5. Pain during the night? There are medications out there that can limit pain, but people who have fibromyalgia are often on medications already to help with pain levels. At night pain often wakes me up, and then I cannot get back to sleep. I end up tossing and turning the rest of the night and getting out of bed in the morning feeling like I am a zombie. I’ve yet to find a solution to this issue.

You can find more information about insomnia by clicking here, which will redirect you to the Mayo Clinic website.

It is always a good idea to have a sleep study completed to make sure it isn’t sleep apnea. After my appointment with my neurologist, it was suggested I get a sleep test done to rule out apnea. The take home apnea test is simple to hook up. The only issue I had was getting tangled in the cords at night. My test came back negative, but I know a few others with fibromyalgia who tested positive on their test. Once they got a C-pap machine to use at night, their sleep improved immensely.

The use of sleeping pills to help get the necessary sleep needed, can be a touchy subject. I have found that many doctors do not like to recommend sleeping pills and are very hesitant to prescribe them. Many sleeping pills can become habit forming and an individual can become reliant on the use of these pills. In my case, I decided using sleeping pills – the benefits outweighed the risks. I used to use Zopiclone – which did help me sleep, but this drug is not meant to be used long term or nightly. I would use it one night- get a wonderful sleep and then not use it for nights to come. I would go 2-3 nights without sleep and then breakdown and take one. When I did take it, the medication was not out of my system by morning, and I was often left groggy half the day. My doctor and I had a very in-depth discussion about sleeping pills and he switched me over to another one, which is safe to use nightly and the groggy feeling wears off by morning. Even with the use of a nightly sleeping pill I often wake up anywhere from five to ten times a night – experiencing choppy sleep patterns and feel very fatigued during the day. Even on the nights I do manage to get a solid night’s sleep, I wake up feeling extremely fatigued. However, I am a firm believer I also have chronic fatigue syndrome (CFS), alongside my fibromyalgia. The two conditions usually go hand in hand, but I have never been given a solid diagnosis of CFS by a doctor. If you have done any research on chronic fatigue syndrome, you have probably learned that fatigue experienced with this condition will not go away with sleep. I will be writing a blog on chronic fatigue syndrome soon!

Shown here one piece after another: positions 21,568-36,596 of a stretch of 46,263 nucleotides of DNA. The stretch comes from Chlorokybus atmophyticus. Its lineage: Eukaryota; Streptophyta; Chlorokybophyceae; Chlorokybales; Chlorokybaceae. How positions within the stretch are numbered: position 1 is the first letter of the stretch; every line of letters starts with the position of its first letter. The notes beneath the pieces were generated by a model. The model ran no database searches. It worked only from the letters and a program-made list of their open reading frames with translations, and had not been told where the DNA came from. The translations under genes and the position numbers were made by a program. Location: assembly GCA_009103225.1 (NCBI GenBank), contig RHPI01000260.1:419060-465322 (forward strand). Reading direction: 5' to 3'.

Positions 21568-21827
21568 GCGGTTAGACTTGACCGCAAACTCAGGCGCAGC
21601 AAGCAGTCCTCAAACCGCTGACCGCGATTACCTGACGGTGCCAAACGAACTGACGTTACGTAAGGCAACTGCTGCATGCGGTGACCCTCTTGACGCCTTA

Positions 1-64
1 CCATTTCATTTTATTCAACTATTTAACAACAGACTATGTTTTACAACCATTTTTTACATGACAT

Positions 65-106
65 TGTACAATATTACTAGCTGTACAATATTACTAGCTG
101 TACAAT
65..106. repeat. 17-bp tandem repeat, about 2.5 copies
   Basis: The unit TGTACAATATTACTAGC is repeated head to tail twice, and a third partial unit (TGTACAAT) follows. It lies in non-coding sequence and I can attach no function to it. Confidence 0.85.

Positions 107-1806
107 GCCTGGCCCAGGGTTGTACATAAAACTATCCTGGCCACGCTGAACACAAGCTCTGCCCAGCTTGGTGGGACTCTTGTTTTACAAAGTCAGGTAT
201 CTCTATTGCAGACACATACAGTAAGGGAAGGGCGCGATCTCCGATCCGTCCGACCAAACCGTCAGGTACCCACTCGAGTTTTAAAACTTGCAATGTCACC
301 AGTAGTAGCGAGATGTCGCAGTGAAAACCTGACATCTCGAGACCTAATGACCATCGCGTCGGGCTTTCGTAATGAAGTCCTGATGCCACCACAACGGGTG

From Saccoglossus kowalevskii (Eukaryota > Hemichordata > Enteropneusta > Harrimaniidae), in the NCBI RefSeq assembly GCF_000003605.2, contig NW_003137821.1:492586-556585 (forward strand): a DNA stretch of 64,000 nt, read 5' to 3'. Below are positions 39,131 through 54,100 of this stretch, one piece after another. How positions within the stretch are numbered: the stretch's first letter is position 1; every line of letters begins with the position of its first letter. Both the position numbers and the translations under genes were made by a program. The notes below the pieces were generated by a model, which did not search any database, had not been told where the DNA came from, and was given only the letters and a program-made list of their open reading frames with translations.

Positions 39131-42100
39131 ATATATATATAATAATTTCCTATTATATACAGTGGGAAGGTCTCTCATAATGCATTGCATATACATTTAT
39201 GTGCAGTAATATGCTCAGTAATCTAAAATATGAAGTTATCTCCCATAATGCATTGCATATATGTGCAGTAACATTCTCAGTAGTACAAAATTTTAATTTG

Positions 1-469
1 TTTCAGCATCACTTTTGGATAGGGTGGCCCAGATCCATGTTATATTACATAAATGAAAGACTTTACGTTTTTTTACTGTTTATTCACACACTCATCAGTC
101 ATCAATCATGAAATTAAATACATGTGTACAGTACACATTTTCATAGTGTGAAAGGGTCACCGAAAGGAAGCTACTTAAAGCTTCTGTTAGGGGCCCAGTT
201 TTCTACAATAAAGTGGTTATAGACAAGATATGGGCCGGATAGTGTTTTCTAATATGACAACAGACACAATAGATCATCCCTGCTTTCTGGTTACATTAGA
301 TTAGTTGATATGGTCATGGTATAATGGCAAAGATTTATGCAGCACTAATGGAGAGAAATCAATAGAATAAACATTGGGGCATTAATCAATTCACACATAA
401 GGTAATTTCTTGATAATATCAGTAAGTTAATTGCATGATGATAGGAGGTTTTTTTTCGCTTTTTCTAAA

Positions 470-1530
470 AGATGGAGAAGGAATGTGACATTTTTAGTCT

Failing to get enough sleep can have many negative effects on one’s body. I won’t list these effects here because the list is way too long to begin to discuss. The pictures at the end of this blog, show many side effects lack of sleep and insomnia can have on one’s body. I will pick a few effects lack of sleep can have and discuss further in future blog posts. Stay tuned.

The best advice I can give to anyone who is experiencing insomnia alongside with their fibromyalgia, is to have a conversation with your doctor, and come up with a plan to help you with sleep. Everyone’s situation will be different. It may be a trial-and-error situation, to see what works best for you! As you can see even after three years, I still struggle with improving my sleep quantity and quality. Every night is different.


Pacing Yourself….